harvest herbs

How To Successfully Harvest Herbs For Your Kitchen

July is a perfect time to successfully harvest herbs from your own kitchen. The garden herbs you’ve been so lovingly tending this garden season. Earlier this season, the earwigs had been enjoying my basil but I think they are under control now and I’m really looking forward to some fresh pesto.I’ve taken to adding a bit of pesto to a pita, sprinkling parmesan cheese on top and giving it about 25 seconds in the microwave.I can hardly wait for the seasonally fresh basil version to hit the table.

How To Harvest Annual Herbs

Harvest those annual herbs by cutting the stems and leaves quite heavily. I generally only remove one-third of the top growth at any given time and then allow the plant to regrow before harvesting again.

If you are a little timid or tentative in your harvesting, take the leafy tips from the top two to three inches of plant and allow it to thicken up for the next harvest.

Basil is the perfect example; if you take one-third of the top growth, it will be quite quickly replaced with more growth and another harvest.

I use my trusty pruning shears to harvest herbs but sharp scissors or a sharp knife work equally well. What doesn’t work too well is hand harvesting without a sharp tool. This tends to rip the plant apart and disturb the roots delaying regrowth.

Feeding Annual Herbs Midsummer For Bigger Harvests

It is perfectly acceptable to throw a handful or shovel of compost onto the herb plants after harvest to encourage the plants to produce more leaves.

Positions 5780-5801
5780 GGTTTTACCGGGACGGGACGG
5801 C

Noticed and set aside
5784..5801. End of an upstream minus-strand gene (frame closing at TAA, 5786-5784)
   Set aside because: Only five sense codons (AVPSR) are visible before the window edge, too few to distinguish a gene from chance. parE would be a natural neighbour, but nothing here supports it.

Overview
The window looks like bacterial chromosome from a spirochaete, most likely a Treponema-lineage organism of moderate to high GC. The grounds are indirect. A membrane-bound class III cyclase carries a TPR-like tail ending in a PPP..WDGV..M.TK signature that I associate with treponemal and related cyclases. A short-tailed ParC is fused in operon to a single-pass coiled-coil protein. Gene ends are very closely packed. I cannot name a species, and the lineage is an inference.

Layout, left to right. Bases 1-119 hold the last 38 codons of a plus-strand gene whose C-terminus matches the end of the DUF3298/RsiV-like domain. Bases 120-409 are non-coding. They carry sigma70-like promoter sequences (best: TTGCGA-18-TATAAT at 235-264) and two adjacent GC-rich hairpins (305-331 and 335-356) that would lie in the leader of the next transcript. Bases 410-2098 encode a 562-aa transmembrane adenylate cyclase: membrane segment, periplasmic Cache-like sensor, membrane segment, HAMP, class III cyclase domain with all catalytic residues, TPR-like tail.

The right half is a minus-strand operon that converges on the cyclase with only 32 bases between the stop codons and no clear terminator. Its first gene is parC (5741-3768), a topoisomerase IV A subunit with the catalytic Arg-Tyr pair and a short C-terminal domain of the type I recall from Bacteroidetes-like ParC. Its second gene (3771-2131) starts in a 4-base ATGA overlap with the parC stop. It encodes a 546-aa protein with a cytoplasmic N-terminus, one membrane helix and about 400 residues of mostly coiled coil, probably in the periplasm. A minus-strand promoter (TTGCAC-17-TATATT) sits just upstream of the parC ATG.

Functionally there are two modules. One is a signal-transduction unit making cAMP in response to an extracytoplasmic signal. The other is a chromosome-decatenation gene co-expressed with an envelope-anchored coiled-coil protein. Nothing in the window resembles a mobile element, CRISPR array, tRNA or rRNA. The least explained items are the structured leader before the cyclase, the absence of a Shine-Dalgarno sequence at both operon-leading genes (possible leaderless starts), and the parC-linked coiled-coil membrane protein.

This is not the same as fertilizing with liquid or chemical fertilizer that tends to produce very quick and soft growth.

You’ll find the quick soft growth produced in this way does not have the flavor of the more naturally produced product. Compost produces a much better product that is not forced. Also, ensure the annual herbs do not suffer from water shortages during the heat of the summer. They will respond with much higher harvests of leaves than if you let them wilt.

Perennial herbs, on the other hand, require no such assistance. Their leaves tend to be more flavourful when allowed to grow with a bit of abuse. It seems the oils are more concentrated when the plant is allowed to grow slowly and naturally without excessive feeding or watering.

Harvesting Perennial Herbs

Perennial herbs such as oregano and mint are harvested exactly the same way as annuals. Do not harvest more than one-third of the plant at any given time or only take the top two to three inches of fresh top growth.

Perennial herbs will tend to absorb more abuse than annuals as they have more energy stored in their roots to send up new shoots so if you do happen to prune too much you won’t kill the plant.

If you are growing a plant like dill for its seeds and using only a few of the leaves, then do not cut off the top growth.

Harvest the leaves from the side shoots and allow the central growth to set flowers and seeds.

Harvest the tops when the seeds are fully formed and just starting to turn brown. When almost dried, the seed heads can be put into a paper bag and the seeds safely knocked off the stalks.

You can get more herb gardening tips here.

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